Whole Home Energy Retrofit Insulation
July 22, 2015

While most New Jersey homes don't have the recommended amount of attic insulation according to Energy Star (At least 12 inches, higher in some parts of the state), most have at least some insulation on the attic floor. When renovating their home to increase energy efficiency, most homeowners realize that adding more insulation to their attic flat will help them reduce their heating and cooling costs. However, most NJ  homes are lacking insulation in an incredibly important part of the attic-- the attic access.

Not surprisingly, an uninsulated attic hatch is a terrible insulator (shocking right?). But justhow much an uninsulated hatch can counteract other insulation may surprise you.

A 10 square foot hatch in a 100sf attic can halve the effective value of the attic insulation. This means if you've installed R-38 insulation in your entire attic and forgot the hatch, the result is the same as if you insulated the attic and the hatch with just R-17!

Even attic hatches that are "insulated" can still be problem areas in the attic. If you've been around enough homes, you know that most attic hatches don't sit perfectly airtight when closed. Even most hatches that look like they close well have significant leakage around their sides if they've not been properly air sealed. Look at this picture from greenenergyaudits.com:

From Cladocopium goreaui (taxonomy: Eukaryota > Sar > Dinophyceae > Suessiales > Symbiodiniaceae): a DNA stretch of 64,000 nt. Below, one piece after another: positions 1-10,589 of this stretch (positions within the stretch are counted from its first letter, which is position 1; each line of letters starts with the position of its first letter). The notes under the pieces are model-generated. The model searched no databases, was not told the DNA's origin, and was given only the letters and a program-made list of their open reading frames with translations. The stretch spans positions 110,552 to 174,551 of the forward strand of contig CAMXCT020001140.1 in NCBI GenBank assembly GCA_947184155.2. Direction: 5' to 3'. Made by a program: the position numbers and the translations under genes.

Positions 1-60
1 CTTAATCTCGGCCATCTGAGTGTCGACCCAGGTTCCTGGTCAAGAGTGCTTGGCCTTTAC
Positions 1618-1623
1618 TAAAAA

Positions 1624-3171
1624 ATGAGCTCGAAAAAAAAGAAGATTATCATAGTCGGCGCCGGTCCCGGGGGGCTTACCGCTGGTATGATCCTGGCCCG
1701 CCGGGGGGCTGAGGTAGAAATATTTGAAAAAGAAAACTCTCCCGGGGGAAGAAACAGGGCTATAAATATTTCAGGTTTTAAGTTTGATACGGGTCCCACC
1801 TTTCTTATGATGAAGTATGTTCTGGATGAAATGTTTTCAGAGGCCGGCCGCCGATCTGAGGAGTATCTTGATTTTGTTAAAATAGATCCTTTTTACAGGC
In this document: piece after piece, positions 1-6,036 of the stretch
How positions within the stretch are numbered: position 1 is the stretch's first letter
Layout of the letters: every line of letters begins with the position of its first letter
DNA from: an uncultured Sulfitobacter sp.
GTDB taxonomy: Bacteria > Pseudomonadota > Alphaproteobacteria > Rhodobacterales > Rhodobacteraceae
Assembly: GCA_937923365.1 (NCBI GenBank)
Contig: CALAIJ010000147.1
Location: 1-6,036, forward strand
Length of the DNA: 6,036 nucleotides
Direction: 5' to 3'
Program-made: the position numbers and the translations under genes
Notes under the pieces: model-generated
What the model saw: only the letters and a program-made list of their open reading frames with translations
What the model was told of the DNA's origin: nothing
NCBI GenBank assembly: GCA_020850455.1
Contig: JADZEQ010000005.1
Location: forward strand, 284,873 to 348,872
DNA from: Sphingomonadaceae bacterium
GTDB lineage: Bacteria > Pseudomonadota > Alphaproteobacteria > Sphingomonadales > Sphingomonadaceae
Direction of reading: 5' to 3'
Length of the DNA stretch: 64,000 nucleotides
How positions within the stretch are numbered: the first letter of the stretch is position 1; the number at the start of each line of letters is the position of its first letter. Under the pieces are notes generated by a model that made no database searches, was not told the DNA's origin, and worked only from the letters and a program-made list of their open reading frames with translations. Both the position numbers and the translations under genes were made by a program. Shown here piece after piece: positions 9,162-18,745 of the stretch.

Flir Shot of Attic Hatch

All those dark blue areas represent cold air leaking through the hatch in the winter time, and hot air rising out in the summer. What that translates to is money leaking out of your pocket and into thin air!

So what should you do? A properly insulated attic hatch should have a strong air seal around the outside and a thick layer of insulation over it to bring it up to close of the level of insulation in the rest of the attic. We recommend polyisocyanate (polyiso) or a similar rigid foam insulation. While slightly more expensive per square foot than fiberglass or cellulose insulation, polyiso provides a much better air seal over the attic access and doesn't allow for cracks or leaks. Air sealing works best when the entire attic plane is sealed-- leaving holes like uncapped recess lights or unsealed attic access points lessen the impact of all of the other work.

It's often a neglected part during construction and renovations, but it is just as important as the rest of your attic. Insulate your attic hatch-- it matters!